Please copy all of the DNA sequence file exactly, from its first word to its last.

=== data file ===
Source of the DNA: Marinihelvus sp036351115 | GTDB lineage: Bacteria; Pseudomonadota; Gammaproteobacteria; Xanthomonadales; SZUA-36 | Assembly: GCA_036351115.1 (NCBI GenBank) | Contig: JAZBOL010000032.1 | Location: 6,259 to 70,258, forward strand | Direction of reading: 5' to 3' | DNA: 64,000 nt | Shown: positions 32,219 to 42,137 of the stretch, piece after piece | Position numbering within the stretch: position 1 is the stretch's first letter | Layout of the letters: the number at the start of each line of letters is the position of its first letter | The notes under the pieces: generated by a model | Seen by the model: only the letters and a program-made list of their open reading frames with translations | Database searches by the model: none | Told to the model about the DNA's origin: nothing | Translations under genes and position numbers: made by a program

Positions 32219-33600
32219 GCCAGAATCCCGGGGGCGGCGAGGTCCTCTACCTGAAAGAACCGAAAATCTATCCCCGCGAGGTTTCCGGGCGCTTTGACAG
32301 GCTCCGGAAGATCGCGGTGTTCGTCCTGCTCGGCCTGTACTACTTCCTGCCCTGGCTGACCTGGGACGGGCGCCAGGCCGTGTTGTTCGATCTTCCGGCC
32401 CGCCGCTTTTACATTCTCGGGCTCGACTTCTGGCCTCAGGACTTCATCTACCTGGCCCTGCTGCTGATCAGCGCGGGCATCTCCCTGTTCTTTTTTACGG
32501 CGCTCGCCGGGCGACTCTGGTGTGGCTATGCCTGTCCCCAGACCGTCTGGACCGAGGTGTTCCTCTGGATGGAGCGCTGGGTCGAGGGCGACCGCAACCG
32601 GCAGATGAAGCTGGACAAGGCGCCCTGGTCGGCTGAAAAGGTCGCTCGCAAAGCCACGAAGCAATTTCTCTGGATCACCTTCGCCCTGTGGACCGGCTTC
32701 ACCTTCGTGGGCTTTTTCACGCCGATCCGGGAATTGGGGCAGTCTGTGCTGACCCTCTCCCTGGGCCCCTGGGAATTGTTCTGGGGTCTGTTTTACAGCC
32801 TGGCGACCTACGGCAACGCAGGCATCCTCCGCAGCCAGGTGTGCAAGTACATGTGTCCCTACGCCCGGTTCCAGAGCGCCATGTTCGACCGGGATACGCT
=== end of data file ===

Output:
Source of the DNA: Marinihelvus sp036351115 | GTDB lineage: Bacteria; Pseudomonadota; Gammaproteobacteria; Xanthomonadales; SZUA-36 | Assembly: GCA_036351115.1 (NCBI GenBank) | Contig: JAZBOL010000032.1 | Location: 6,259 to 70,258, forward strand | Direction of reading: 5' to 3' | DNA: 64,000 nt | Shown: positions 32,219 to 42,137 of the stretch, piece after piece | Position numbering within the stretch: position 1 is the stretch's first letter | Layout of the letters: the number at the start of each line of letters is the position of its first letter | The notes under the pieces: generated by a model | Seen by the model: only the letters and a program-made list of their open reading frames with translations | Database searches by the model: none | Told to the model about the DNA's origin: nothing | Translations under genes and position numbers: made by a program

Positions 32219-33600
32219 GCCAGAATCCCGGGGGCGGCGAGGTCCTCTACCTGAAAGAACCGAAAATCTATCCCCGCGAGGTTTCCGGGCGCTTTGACAG
32301 GCTCCGGAAGATCGCGGTGTTCGTCCTGCTCGGCCTGTACTACTTCCTGCCCTGGCTGACCTGGGACGGGCGCCAGGCCGTGTTGTTCGATCTTCCGGCC
32401 CGCCGCTTTTACATTCTCGGGCTCGACTTCTGGCCTCAGGACTTCATCTACCTGGCCCTGCTGCTGATCAGCGCGGGCATCTCCCTGTTCTTTTTTACGG
32501 CGCTCGCCGGGCGACTCTGGTGTGGCTATGCCTGTCCCCAGACCGTCTGGACCGAGGTGTTCCTCTGGATGGAGCGCTGGGTCGAGGGCGACCGCAACCG
32601 GCAGATGAAGCTGGACAAGGCGCCCTGGTCGGCTGAAAAGGTCGCTCGCAAAGCCACGAAGCAATTTCTCTGGATCACCTTCGCCCTGTGGACCGGCTTC
32701 ACCTTCGTGGGCTTTTTCACGCCGATCCGGGAATTGGGGCAGTCTGTGCTGACCCTCTCCCTGGGCCCCTGGGAATTGTTCTGGGGTCTGTTTTACAGCC
32801 TGGCGACCTACGGCAACGCAGGCATCCTCCGCAGCCAGGTGTGCAAGTACATGTGTCCCTACGCCCGGTTCCAGAGCGCCATGTTCGACCGGGATACGCT